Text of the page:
In this post, DnD 5e Radiant Damage Explained, we’ll take a quick look into radiant damage and how it may show up in your game as well as some considerations for both the DM and players when it does show up.
So in our previous post, DnD 5e Damage Types Explained, we spoke about all the different damage types in the game and gave some examples as to where those damage types would be found.
Now let’s have a little look into some of the more esoteric ways radiant damage may show up in your campaign.
How would it come up?
As stated in the post about damage types in dnd 5e, we said that radiant damage mainly comes from holy sources.
In DnD 5e there are creatures that are considered unholy and ones that would be considered holy. Undead creatures tend to be considered unholy.
Although in DnD 5e radiant damage has been a little reduced in power. In previous editions, it used to cause extra damage to undead, demons, and devils.
Now it tends to just interfere with certain undead creature’s abilities. Such as a vampire’s ability to regenerate HP on its turn.
How to describe it?
When I’m DMing or if I’m playing a spellcaster I like to add flair to the description of my spells. I like to think that each spellcaster after mastering their abilities has their own little tweaks to the spells, making everyone’s spells a little unique to them.
So when I play a Paladin or have a Cleric open a can of holy wrath, I tend to always describe radiant damage as if it is bright and warm. Sort of like the sun’s warmth.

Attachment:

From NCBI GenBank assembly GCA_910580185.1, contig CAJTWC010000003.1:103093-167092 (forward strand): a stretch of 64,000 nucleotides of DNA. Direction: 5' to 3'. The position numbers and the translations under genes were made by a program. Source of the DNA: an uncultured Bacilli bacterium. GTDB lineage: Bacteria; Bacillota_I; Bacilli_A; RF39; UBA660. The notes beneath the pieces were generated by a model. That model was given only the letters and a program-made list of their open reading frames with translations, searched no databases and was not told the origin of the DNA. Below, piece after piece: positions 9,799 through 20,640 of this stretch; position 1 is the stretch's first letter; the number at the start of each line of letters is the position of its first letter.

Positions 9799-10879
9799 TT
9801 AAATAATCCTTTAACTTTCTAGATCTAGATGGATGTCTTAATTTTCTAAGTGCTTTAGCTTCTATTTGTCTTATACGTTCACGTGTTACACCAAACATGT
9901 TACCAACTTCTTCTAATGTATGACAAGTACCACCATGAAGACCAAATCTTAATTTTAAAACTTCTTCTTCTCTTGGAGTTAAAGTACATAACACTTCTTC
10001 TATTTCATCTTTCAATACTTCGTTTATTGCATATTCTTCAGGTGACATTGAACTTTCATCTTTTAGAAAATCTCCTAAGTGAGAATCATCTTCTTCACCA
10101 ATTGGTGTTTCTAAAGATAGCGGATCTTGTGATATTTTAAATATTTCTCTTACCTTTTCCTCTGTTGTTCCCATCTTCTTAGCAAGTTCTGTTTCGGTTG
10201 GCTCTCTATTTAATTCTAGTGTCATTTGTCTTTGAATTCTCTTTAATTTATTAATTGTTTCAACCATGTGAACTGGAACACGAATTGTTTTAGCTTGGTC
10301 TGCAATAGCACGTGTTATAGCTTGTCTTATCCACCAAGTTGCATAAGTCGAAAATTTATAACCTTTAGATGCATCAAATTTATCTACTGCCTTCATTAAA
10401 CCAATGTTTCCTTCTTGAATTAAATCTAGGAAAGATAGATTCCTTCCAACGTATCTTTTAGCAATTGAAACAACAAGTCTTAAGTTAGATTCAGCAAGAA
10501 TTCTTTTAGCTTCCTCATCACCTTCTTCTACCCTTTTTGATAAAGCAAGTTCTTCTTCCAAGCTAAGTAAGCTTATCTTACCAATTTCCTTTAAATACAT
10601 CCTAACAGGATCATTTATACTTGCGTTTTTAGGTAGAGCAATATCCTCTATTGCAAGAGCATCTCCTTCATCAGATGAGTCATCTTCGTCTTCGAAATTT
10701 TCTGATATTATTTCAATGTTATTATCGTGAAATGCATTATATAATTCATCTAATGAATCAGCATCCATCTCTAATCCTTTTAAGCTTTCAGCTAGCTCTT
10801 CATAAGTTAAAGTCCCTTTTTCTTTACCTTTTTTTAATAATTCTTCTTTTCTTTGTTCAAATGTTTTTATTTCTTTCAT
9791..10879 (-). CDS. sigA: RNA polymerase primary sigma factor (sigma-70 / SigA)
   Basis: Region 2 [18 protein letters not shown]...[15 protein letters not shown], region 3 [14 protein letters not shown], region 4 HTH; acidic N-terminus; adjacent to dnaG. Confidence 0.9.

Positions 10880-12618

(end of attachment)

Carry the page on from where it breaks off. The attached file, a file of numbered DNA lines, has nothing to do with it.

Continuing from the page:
However, most of the time when I use those classes it tends to be a very typical God of light Cleric/Paladin.
There are many Gods, and there can be clerics and paladins of all of those Gods. So then I’d say it’s open to interpretation depending on the God.
Think of a Cleric of the Raven Queen, using the Guiding Bolt spell it could be dark, and cold, representing to the ideals that the Raven Queen represents.
So what I’d suggest is if you’re DMing for a player that plans on using a lot of radiant damage that you consider the source of your power.
The same thing goes if you’re playing one of these classes, consider the source of your own power when you cast spells and invoke the power gifted to you by your God.
Since radiant damage doesn’t come up all that much in the game without I just wanted to quickly go over this damage type specifically as it’s not as obvious as some of the other damage types.
Thanks for taking the time to have a read through this post and until next time, may your day be a critical success!